root canals

A root canal is a dental procedure used to treat infected or inflamed pulp (the soft tissue inside the tooth that contains nerves and blood vessels) in order to save the tooth from extraction. During the procedure, the dentist will remove the infected or inflamed pulp, clean and disinfect the inside of the tooth, and then fill and seal it. The tooth is then covered with a crown to protect it and restore its function. Root canals are typically performed under local anesthesia and can be done in one or multiple visits, depending on the case.

Root Canal Procedure

A root canal procedure is a dental treatment used to remove infected or damaged tissue from inside a tooth. The procedure is typically performed by an endodontist, a dentist who specializes in treating the inside of the tooth. During the procedure, the dentist will numb the area around the tooth, make an opening in the top of the tooth, and remove the infected or damaged tissue using small instruments. The inside of the tooth is then cleaned and disinfected, and a filling material is placed inside to seal the tooth. The procedure typically takes one or more appointments to complete and is done under local anesthesia to minimize discomfort. After the procedure, patients may experience some mild pain or sensitivity, but this should subside within a few days.

root canal treatment procedure

A root canal procedure typically involves the following steps:

  1. An X-ray is taken of the affected tooth to determine the extent of the damage.
  2. The dentist will numb the area around the tooth with a local anesthetic.
  3. An opening is made in the top of the tooth to access the infected or damaged tissue inside.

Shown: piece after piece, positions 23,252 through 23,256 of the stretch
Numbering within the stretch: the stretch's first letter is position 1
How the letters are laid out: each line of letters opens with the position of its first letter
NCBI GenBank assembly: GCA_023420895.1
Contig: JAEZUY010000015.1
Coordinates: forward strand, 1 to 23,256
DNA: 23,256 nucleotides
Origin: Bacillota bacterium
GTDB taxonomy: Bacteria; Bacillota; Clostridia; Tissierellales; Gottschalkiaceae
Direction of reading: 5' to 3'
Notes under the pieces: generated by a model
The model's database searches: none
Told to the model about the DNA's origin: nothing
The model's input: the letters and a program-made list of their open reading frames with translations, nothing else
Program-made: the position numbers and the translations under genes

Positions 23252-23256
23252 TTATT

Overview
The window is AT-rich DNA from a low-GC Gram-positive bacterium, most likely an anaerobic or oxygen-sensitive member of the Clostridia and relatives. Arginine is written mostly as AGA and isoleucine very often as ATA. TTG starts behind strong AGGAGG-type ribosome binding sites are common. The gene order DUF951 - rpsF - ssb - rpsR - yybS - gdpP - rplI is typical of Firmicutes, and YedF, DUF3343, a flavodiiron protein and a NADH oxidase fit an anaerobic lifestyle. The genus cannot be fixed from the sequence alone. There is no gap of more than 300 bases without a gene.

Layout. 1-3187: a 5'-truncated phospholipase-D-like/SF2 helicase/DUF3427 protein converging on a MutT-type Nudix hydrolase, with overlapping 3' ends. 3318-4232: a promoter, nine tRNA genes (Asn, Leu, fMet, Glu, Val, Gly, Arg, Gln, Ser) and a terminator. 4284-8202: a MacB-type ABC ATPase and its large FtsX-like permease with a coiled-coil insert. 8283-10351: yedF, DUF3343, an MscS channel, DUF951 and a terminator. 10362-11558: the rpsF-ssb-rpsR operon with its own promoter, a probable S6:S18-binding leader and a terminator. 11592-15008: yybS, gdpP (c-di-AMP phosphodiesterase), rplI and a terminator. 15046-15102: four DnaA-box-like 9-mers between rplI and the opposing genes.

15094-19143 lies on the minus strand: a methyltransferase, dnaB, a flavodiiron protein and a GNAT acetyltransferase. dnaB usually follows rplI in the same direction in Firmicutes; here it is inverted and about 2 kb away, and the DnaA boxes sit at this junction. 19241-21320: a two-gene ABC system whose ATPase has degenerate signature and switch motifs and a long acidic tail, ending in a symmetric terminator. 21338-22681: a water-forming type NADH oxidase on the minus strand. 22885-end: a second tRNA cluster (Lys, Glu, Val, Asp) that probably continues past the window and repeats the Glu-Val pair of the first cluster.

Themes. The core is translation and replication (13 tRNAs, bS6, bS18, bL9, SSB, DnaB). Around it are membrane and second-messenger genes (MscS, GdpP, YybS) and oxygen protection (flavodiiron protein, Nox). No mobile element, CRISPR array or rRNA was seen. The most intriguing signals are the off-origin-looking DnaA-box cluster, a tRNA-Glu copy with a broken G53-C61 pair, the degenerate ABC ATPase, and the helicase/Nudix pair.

4. Using small instruments, the dentist will remove the infected or damaged tissue from inside the tooth.
  5. The inside of the tooth is then cleaned and disinfected to remove any remaining bacteria or debris.
  6. Once the tooth is cleaned and disinfected, the dentist will fill the inside of the tooth with a rubber-like material called gutta-percha.
  7. A temporary filling is placed in the tooth to protect it while the patient awaits a permanent restoration.
  8. After the temporary filling is placed, the patient will return for another appointment to have a permanent filling or crown placed on the tooth.
  9. After the procedure, the dentist will provide instructions for care and follow-up to ensure the tooth heals properly.
  10. It’s important to note that the time it takes to complete the procedure may vary depending on the complexity of the case, and in some instances, the patient may need to come back for multiple appointments.

Frequency asked questions (FAQ)

Do root canals hurt?

In most cases, root canals do not hurt. The pain associated with root canals is due to an infection or an irritated nerve and this pain procedure the root canal. The root canal procedure removes the nerve and cleans out the infection, therefore root canal usually gets rid of the pain.

How many visits are necessary for a root canal?

Usually, 1-2 visits may be necessary to complete a root canal.

Will my tooth change color following a root canal?

Yes, in most cases a tooth does darken over time following a root canal because the tooth is no longer vital; however, the tooth may be bleached internally or restored with a crown or veneer to correct this.

Will I be able to go back to work?

Yes, following the root canal procedure you will still have anesthesia; therefore, not experience any pain or swelling and getting back to work is not contraindicated.

Does that mean that I keep my tooth?

Yes, the root canal procedure is performed to allow you to keep your tooth. Only the nerve and blood supply to the tooth are removed but the rest of the tooth remains.

Wouldn’t it be easier to just extract the tooth?

Extracting a tooth may sometimes be more difficult and painful. Additionally when a tooth is extracted, the adjacent teeth start to shift and thereby cause more problems in the long run. Replacing that tooth will also be more costly instead of performing the root canal.

Will I need a crown afterwards?

In most cases, crowns are necessary following root canal procedure in order to restore the tooth to proper function and esthetics. Following a root canal the tooth becomes more brittle and more likely to fracture and having a crown performed afterwards prevents this.

Root Canal Treatment Price

Front Tooth



Premolar Tooth



Molar Tooth



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